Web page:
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Should You Buy Aumann AG (ETR:AAG) For Its Dividend?

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Is Aumann AG (ETR:AAG) a good dividend stock? How can we tell? Dividend paying companies with growing earnings can be highly rewarding in the long term. Yet sometimes, investors buy a stock for its dividend and lose money because the share price falls by more than they earned in dividend payments.

Some readers mightn't know much about Aumann's 1.4% dividend, as it has only been paying distributions for the last two years. While it may not look like much, if earnings are growing it could become quite interesting. There are a few simple ways to reduce the risks of buying Aumann for its dividend, and we'll go through these below.

Click the interactive chart for our full dividend analysis

XTRA:AAG Historical Dividend Yield, February 8th 2020
XTRA:AAG Historical Dividend Yield, February 8th 2020

Payout ratios

Companies (usually) pay dividends out of their earnings. If a company is paying more than it earns, the dividend might have to be cut. As a result, we should always investigate whether a company can afford its dividend, measured as a percentage of a company's net income after tax. Aumann paid out 23% of its profit as dividends, over the trailing twelve month period. We'd say its dividends are thoroughly covered by earnings.

We also measure dividends paid against a company's levered free cash flow, to see if enough cash was generated to cover the dividend. Last year, Aumann paid a dividend while reporting negative free cash flow. While there may be an explanation, we think this behaviour is generally not sustainable.

With a strong net cash balance, Aumann investors may not have much to worry about in the near term from a dividend perspective.

Remember, you can always get a snapshot of Aumann's latest financial position, by checking our visualisation of its financial health.

Dividend Volatility

One of the major risks of relying on dividend income, is the potential for a company to struggle financially and cut its dividend. Not only is your income cut, but the value of your investment declines as well - nasty. The dividend has not fluctuated much, but with a relatively short payment history, we can't be sure this is sustainable across a full market cycle. Its most recent annual dividend was €0.20 per share, effectively flat on its first payment two years ago.

We like that the dividend hasn't been shrinking. However we're conscious that the company hasn't got an overly long track record of dividend payments yet, which makes us wary of relying on its dividend income.

Dividend Growth Potential

Dividend payments have been consistent over the past few years, but we should always check if earnings per share (EPS) are growing, as this will help maintain the purchasing power of the dividend. Aumann's earnings per share are down -28% over the past year. That's not great to see, but there could be a number of reasons for this. Should the decline continue, we would become concerned. Any one year of performance can be misleading for a variety of reasons, so we wouldn't like to form any strong conclusions based on these numbers alone.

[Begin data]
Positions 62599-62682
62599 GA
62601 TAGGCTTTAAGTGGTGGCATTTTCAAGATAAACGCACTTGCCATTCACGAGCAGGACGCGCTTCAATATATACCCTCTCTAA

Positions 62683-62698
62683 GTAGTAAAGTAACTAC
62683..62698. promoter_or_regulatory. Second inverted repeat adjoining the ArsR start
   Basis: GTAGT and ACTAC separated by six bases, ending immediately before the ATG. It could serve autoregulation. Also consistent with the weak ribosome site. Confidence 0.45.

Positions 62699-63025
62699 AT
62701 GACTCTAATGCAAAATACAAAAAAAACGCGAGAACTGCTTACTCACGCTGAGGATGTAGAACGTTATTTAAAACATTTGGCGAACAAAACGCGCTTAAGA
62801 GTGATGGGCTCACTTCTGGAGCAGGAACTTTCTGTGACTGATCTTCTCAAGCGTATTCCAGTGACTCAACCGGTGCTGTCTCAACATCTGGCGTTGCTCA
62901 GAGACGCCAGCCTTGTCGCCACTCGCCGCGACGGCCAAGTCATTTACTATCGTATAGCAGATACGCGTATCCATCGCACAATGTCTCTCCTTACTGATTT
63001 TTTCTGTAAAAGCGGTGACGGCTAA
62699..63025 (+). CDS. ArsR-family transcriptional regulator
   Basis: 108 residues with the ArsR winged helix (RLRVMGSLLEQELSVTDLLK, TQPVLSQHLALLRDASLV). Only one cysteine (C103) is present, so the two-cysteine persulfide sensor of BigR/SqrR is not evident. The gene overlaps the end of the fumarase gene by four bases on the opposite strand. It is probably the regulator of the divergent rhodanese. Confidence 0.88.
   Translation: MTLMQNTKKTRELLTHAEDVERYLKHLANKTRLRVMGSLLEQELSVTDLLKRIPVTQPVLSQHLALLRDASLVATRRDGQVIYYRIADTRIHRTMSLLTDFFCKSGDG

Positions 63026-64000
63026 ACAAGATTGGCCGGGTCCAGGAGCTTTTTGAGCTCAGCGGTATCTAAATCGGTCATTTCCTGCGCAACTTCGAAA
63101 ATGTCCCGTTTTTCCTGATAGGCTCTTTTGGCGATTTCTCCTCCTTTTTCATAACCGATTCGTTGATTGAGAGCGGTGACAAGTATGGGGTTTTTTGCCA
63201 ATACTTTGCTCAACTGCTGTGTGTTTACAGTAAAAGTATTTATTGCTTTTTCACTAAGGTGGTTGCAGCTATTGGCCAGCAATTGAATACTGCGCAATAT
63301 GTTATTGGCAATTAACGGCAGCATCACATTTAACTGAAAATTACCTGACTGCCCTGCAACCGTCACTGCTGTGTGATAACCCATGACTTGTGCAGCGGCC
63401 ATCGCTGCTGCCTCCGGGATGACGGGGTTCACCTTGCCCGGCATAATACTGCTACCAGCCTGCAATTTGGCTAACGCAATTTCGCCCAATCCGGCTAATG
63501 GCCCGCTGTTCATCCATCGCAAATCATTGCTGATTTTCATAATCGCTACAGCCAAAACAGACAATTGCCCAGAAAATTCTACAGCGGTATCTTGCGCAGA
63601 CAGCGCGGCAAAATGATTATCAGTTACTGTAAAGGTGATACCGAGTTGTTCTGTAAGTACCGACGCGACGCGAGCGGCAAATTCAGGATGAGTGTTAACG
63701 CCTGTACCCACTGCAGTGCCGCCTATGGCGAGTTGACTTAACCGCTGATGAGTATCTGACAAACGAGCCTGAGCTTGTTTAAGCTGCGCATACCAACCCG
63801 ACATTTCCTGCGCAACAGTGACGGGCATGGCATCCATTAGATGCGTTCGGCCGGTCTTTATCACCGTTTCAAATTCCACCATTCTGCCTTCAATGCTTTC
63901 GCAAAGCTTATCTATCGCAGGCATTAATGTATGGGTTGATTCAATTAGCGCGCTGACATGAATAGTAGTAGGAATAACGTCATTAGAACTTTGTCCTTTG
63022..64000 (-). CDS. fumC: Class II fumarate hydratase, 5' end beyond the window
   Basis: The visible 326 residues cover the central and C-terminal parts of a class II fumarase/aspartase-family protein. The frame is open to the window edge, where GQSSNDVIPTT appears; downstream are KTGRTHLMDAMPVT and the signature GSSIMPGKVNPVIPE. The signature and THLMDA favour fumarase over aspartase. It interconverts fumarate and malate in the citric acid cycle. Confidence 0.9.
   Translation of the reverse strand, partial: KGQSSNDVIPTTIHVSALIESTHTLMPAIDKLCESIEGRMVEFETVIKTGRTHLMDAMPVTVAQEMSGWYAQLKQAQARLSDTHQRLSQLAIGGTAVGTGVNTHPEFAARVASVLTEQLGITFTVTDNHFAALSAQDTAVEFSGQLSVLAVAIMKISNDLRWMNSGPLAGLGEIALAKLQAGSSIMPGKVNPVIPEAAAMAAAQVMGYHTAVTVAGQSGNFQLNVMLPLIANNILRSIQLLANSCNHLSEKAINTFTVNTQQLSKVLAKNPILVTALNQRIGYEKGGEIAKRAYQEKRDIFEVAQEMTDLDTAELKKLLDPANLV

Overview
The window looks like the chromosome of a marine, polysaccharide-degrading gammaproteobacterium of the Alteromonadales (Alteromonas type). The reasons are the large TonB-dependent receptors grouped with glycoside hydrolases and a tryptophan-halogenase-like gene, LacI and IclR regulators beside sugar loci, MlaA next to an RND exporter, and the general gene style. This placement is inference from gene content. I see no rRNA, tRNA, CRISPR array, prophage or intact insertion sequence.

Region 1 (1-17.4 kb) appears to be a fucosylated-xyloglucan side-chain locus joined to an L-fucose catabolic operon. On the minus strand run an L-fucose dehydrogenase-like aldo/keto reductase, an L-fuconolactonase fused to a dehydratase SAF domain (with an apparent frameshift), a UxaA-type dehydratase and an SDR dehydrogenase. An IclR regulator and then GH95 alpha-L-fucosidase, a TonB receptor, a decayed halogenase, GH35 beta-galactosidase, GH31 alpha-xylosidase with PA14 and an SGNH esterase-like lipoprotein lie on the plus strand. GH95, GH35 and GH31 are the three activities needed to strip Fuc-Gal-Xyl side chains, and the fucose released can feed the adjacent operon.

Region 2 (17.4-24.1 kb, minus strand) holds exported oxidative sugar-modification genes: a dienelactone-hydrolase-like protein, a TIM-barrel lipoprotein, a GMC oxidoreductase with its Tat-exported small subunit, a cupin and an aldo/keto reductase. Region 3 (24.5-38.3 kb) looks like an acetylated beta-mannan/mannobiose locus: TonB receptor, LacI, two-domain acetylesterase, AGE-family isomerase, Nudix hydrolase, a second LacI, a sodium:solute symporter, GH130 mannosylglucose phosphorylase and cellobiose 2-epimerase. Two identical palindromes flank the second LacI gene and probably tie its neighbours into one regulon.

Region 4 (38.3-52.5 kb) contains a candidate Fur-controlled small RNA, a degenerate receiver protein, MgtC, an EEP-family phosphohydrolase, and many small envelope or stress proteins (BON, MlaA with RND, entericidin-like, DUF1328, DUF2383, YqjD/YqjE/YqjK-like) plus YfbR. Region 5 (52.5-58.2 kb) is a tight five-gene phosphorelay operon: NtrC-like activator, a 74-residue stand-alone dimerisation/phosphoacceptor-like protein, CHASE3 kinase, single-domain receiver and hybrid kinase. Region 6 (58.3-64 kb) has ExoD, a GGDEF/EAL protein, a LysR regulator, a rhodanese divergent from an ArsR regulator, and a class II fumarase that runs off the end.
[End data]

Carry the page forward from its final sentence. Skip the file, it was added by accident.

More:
We'd also point out that Aumann issued a meaningful number of new shares in the past year. Regularly issuing new shares can be detrimental - it's hard to grow dividends per share when new shares are regularly being created.

Conclusion

Dividend investors should always want to know if a) a company's dividends are affordable, b) if there is a track record of consistent payments, and c) if the dividend is capable of growing. Aumann has a low payout ratio, which we like, although it paid out virtually all of its generated cash. Second, earnings per share have been in decline, and the dividend history is shorter than we'd like. Overall, Aumann falls short in several key areas here. Unless the investor has strong grounds for an alternative conclusion, we find it hard to get interested in a dividend stock with these characteristics.

Without at least some growth in earnings per share over time, the dividend will eventually come under pressure either from costs or inflation. Very few businesses see earnings consistently shrink year after year in perpetuity though, and so it might be worth seeing what the 5 analysts we track are forecasting for the future.

We have also put together a list of global stocks with a market capitalisation above $1bn and yielding more 3%.

If you spot an error that warrants correction, please contact the editor at editorial-team@simplywallst.com. This article by Simply Wall St is general in nature. It does not constitute a recommendation to buy or sell any stock, and does not take account of your objectives, or your financial situation. Simply Wall St has no position in the stocks mentioned.

We aim to bring you long-term focused research analysis driven by fundamental data. Note that our analysis may not factor in the latest price-sensitive company announcements or qualitative material. Thank you for reading.